The network revealed by cluster members

The leaked documents contain information for cluster groups in a number of European countries. I will just list one example here – the members of the UK cluster in its subgroups. The cluster is led by Keith Sargent – a member of The Institute for Statecraft according to his email address. (The leaked documents contain email address but I have not included them in the post as I hesitate to show personal information. However, readers can access the leaked document with these addresses here –392195849-UK-Cluster).

Office Core Team

This contains 15 staff and 3 fellows so gives some idea of the financial backing and size of the UK cluster.

I have provided names for members of the other clusters as readers will no doubt recognise some of these people.

UK General – Inner Core – Russia

William Browder
Mungo Melvin
Ben Nimmo
Ed Lucas
Anne Applebaum
Charles Dick
Euan Grant
Bobo Lo
John Lough
Vadim Kleiner
Drew Foxall
Vladimir Ashurkov
James Nixey
Craig Oliphant
James Sherr
Keir Giles
Kadri Liik
Igor Sutyagin
Andrew Wood
Peter Pomerantsev
Ian Bond
Nina Jancowicz

How many names do you recognise? William Bowder is a very active campaigner for Russian sanctions and promoter of the Magnitsky Act. Anne Applebaum can be relied on for frequent and rather naive anti-Russian media articles and books. Ben Nimmo works for the Atlantic Council in its Digital Forensic Research Lab and is well know for outing real live humans as automatic “Russian Bots.” The Digital Forensic Research Lab is contracted to work with Facebook to censor accounts and “fake news.”

UK General – Inner Core – Military & Defence

John Ardis
Rob Dover
Robert Hall
Dr David Ryall
Neil Logan Brown
Ahmed Dassu
Anonymous
Duncan Allen
Catherine Crozier
David Fields
Alex Finnen
Giles Harris
Charlie Hornick
Paul Kitching
Alan Parfitt
Andy Pryce
Arron Rahaman
Rob Sandford
Richard Slack
Nick Smith
Joanna Szostek
Nick Washer
Joe Green
Adrian Bradshaw
Jeremy Blackham
Andrew

The email addresses show a number of members of the Foreign Office and Ministry of Defence in this sub-cluster.

UK General – Outer Core – Russia

Roderick Collins
Julian Moore
Alexander Hoare
Graham Geale
James Wilson
Sir Adam Thompson
Alastair Aitken
Chris Bell
Robin Ashcroft
Alistair Wood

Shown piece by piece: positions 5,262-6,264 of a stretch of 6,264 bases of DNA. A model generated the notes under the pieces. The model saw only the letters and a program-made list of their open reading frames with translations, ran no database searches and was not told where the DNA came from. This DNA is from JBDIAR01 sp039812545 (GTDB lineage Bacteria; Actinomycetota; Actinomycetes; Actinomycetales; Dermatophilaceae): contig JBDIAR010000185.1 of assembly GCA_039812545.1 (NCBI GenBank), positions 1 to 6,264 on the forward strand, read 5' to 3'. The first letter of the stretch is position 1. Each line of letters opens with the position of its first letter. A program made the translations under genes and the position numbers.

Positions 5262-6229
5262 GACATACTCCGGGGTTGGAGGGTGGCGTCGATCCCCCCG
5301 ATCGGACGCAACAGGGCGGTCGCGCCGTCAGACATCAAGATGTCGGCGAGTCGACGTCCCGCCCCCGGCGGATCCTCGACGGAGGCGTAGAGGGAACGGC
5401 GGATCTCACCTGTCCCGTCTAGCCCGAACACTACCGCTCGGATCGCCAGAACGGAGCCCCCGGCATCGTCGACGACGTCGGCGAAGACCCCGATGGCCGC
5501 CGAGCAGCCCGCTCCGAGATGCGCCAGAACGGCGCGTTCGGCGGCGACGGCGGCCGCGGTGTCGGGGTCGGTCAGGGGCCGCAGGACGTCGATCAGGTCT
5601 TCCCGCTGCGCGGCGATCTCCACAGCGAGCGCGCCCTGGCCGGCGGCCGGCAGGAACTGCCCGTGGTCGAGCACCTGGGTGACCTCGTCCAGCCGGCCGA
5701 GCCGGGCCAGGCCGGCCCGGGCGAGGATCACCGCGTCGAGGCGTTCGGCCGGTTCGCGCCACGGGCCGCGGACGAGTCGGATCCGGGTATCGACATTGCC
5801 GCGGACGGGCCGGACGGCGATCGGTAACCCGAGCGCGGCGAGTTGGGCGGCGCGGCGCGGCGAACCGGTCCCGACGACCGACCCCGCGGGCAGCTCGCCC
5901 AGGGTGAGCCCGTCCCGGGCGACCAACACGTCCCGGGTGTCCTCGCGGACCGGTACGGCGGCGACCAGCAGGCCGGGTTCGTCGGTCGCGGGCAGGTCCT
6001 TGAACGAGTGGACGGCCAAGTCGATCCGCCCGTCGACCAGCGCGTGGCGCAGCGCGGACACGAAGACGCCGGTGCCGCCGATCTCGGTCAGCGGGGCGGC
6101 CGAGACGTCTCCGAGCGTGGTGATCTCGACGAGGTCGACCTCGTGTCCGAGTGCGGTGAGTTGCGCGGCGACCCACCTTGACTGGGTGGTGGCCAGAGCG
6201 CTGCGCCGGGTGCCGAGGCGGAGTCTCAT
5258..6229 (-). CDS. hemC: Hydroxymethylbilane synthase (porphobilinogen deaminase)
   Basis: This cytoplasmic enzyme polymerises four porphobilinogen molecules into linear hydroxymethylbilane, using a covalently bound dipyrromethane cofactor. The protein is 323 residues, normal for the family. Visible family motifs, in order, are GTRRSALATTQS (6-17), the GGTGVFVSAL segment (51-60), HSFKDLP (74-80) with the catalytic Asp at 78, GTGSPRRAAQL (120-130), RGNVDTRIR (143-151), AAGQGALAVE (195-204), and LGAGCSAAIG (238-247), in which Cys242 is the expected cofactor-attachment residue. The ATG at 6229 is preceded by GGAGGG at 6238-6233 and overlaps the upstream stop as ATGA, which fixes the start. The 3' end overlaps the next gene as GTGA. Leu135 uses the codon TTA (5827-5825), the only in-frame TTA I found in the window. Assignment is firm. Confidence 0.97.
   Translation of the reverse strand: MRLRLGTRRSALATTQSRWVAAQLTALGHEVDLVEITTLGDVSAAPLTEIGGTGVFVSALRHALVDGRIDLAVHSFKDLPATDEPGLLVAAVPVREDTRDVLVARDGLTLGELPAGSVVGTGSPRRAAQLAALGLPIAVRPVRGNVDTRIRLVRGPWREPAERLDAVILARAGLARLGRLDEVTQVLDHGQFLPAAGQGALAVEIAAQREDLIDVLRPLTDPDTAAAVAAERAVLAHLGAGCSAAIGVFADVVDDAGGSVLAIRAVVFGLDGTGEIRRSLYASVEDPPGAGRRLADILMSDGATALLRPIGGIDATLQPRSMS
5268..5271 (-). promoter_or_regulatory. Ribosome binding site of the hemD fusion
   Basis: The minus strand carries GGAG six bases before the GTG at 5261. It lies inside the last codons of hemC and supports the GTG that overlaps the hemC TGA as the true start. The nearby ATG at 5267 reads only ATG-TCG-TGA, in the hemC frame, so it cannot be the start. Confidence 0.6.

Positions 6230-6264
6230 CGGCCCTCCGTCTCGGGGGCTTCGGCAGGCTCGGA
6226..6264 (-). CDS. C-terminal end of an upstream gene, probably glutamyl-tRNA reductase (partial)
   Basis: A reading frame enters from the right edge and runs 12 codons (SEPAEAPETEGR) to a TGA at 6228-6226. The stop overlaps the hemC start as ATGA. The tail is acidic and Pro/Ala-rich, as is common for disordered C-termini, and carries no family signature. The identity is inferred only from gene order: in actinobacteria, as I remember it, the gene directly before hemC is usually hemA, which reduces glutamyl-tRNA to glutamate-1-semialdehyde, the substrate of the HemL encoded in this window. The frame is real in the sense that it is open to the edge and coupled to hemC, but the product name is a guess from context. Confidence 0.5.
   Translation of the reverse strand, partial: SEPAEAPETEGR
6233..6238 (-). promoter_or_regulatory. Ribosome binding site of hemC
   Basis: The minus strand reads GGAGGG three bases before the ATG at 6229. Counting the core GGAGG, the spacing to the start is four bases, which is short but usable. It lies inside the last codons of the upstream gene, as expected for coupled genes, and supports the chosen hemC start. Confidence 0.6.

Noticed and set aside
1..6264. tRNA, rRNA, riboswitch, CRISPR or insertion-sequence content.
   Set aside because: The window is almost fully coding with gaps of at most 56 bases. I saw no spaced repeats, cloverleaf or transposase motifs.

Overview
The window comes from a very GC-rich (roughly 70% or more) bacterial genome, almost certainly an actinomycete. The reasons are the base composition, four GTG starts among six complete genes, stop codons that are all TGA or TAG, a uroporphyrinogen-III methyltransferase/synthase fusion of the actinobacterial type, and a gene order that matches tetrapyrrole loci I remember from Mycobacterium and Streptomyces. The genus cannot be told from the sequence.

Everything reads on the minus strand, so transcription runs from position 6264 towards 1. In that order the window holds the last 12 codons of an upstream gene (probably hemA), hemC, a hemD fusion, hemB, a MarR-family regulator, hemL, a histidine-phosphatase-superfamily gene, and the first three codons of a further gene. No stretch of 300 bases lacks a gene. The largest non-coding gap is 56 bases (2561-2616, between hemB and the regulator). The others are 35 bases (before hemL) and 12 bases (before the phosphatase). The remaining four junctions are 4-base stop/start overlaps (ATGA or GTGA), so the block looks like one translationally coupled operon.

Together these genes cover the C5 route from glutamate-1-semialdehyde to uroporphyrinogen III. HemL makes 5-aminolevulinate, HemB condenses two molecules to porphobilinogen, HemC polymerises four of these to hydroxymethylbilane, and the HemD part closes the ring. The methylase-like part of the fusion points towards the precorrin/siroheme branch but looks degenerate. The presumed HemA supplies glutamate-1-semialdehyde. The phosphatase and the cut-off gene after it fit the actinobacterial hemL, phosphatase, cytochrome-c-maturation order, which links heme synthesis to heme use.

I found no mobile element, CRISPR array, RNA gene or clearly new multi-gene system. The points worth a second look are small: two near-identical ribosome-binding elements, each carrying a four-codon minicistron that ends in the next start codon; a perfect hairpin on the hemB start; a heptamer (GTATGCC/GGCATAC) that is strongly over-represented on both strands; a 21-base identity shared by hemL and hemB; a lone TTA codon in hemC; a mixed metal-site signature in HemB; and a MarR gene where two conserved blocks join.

Orsyia Lutsevych
Ben Bradshaw
Baiba Braze
Nick Childs
Alzbeta Chmelarova
Zach Harkenrider
David Nicholas
Maya Parmar
Ellie Scarnell
Asta Skaigiryte
Gintaras Stonys
Ian Williams
Carl Miller
Clement Daudy
Gabriel Daudy
Lucy Stafford
Diane Allen
Alexandros Papaioannou
Paddy Nicoll

This list contains several members of parliament and staff of government departments. Baiba Braze’s email address is for the UK embassy in Latvia.

UK General – Outer Core – Military & Defence

Patrick Mileham
Agnes Josa
Steve Jermy
Steve Tatham
Primavera Quantrill
Lorna Fitzsimons

Agnes Josa’s email address is for the Government of Catalonia.

UK Journalists

Deborah Haynes
David Aaronovitch
Dominic Kennedy
Natalie Nougayrede
Bruce Jones
Neil Buckley
Jonathan Marcus

These journalists work for The Times, The BBC and the Financial Times.

Conclusion

It is naive to think that the frequent political campaigns we see arise spontaneously. These leaked documents provide one illustration of how such campaigns can be launched and coordinated. How they are facilitated by links between think tanks, military, and state departments, politicians and journalists. It is logical that these networks will also contain intelligence agents.

Although this organisation and similar ones promote themselves as fighting “disinformation” readers would be naive to taker them at their word. They often promote disinformation or fake news themselves, or at least provide a spin on events and news promoting a state and ideologically approved narrative.

The mainstream media is clearly integrated into such networks – which should make readers think twice about the news this media presents. My advice is to always approach the media, all media, critically and intelligently. And to include alternative sources of information in one’s day-to-day reading.

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Protection of teeth by fluoride confirmed – yet again

 

Fluoride protects teeth from the attack of acid and microbes. Figure from Faidt et al., (2018)

The protective role of fluoride in teeth has been confirmed, yet again. A new study nicely demonstrates how incorporation of even a small amount of fluoride into the surface layer of teeth protects them from the acid attack which leads to tooth decay.

Researchers measured the ablation, or loss of surface material from hydroxyapatite before fluoridation and after fluoridation. It showed a clear difference due to inhibition of ablation by fluoride.

The research findings are published in:

Faidt, T., Friedrichs, A., Grandthyll, S., Spengler, C., Jacobs, K., & Müller, F. (2018). Effect of fluoride treatment on the acid-resistance of hydroxyapatite. Langmuir

Measuring ablation

Samples were etched with a sodium acetate buffer at pH 4.5 which simulated the effect of an acid attack on teeth resulting from the formation of acid when sugars are microbiologically decomposed in the mouth. The degree of ablation was measured using atomic force microscopy (AFM). Part of the sample surface was coated with a gold layer to prevent acid attack and give a reference surface.